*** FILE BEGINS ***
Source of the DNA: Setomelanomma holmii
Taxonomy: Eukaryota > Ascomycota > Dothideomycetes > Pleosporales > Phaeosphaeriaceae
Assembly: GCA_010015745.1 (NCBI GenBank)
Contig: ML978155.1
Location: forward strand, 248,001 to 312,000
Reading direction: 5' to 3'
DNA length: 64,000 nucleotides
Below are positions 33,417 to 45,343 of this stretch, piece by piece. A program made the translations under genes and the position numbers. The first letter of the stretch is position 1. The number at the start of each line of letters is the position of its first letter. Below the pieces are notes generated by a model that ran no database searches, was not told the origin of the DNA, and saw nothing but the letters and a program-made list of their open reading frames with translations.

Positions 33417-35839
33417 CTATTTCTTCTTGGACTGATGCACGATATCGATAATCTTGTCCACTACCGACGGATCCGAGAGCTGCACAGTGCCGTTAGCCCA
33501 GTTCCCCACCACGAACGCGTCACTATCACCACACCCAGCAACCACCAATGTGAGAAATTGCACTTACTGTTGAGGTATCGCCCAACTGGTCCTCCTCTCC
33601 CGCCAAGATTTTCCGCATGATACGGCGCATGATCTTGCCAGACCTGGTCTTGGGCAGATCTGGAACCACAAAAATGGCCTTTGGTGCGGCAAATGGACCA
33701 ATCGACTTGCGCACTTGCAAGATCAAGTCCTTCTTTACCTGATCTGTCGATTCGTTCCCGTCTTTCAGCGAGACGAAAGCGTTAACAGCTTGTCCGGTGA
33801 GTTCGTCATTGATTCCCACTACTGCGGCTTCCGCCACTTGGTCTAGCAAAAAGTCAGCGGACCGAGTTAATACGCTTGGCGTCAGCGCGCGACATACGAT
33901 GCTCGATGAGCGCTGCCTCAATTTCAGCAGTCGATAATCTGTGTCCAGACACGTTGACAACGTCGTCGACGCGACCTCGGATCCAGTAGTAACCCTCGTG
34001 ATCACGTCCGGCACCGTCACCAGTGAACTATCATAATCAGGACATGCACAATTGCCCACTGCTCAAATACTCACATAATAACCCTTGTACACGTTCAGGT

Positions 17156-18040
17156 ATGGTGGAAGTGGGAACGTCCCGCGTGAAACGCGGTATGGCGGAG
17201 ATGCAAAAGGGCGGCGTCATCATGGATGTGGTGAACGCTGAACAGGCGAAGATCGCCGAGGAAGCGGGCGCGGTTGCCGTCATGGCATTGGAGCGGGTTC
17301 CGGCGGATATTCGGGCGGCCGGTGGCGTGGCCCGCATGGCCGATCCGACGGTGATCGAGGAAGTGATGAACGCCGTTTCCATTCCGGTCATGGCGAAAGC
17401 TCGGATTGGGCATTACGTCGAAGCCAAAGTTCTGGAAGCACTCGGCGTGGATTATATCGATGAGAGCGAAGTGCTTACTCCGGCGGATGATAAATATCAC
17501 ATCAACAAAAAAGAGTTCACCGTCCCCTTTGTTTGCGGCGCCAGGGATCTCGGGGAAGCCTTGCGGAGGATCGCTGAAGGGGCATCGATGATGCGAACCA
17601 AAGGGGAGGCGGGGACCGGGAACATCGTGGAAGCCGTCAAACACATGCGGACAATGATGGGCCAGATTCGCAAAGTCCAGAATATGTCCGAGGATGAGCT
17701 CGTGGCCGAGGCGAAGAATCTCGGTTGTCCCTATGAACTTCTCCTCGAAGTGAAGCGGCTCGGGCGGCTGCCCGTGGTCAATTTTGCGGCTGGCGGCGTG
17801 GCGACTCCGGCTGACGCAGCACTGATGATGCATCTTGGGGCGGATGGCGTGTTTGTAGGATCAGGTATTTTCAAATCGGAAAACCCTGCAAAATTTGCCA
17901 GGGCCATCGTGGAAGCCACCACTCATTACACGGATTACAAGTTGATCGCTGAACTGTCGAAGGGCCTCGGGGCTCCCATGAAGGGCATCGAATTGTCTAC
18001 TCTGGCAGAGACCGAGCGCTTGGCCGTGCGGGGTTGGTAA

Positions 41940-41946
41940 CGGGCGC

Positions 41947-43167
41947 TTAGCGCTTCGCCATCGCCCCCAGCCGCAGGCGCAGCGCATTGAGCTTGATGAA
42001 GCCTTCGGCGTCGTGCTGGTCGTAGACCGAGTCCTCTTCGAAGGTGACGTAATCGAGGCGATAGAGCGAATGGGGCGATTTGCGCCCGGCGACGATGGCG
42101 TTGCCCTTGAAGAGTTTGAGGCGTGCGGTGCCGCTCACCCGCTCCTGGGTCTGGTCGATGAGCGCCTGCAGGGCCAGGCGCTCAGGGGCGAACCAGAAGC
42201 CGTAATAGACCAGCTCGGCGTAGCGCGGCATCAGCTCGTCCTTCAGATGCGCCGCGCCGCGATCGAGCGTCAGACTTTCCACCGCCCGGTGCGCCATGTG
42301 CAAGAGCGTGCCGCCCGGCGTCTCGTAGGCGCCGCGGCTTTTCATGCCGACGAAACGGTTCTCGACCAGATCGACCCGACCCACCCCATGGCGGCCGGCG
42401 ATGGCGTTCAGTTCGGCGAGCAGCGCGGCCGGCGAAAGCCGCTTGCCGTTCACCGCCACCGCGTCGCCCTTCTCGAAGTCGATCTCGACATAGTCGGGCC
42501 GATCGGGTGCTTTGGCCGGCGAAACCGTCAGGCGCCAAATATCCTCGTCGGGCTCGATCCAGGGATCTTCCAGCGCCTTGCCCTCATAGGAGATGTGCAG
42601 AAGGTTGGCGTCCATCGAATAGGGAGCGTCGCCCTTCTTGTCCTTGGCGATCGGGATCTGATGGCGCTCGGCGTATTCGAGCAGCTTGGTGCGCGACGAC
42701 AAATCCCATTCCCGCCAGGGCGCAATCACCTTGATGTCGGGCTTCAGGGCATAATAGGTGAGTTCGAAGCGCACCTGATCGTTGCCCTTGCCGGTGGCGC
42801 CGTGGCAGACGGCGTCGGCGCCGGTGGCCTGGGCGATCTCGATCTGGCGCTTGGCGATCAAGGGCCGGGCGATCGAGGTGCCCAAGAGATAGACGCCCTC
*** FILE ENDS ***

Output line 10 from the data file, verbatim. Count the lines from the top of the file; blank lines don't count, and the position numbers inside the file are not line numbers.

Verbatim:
33417 CTATTTCTTCTTGGACTGATGCACGATATCGATAATCTTGTCCACTACCGACGGATCCGAGAGCTGCACAGTGCCGTTAGCCCA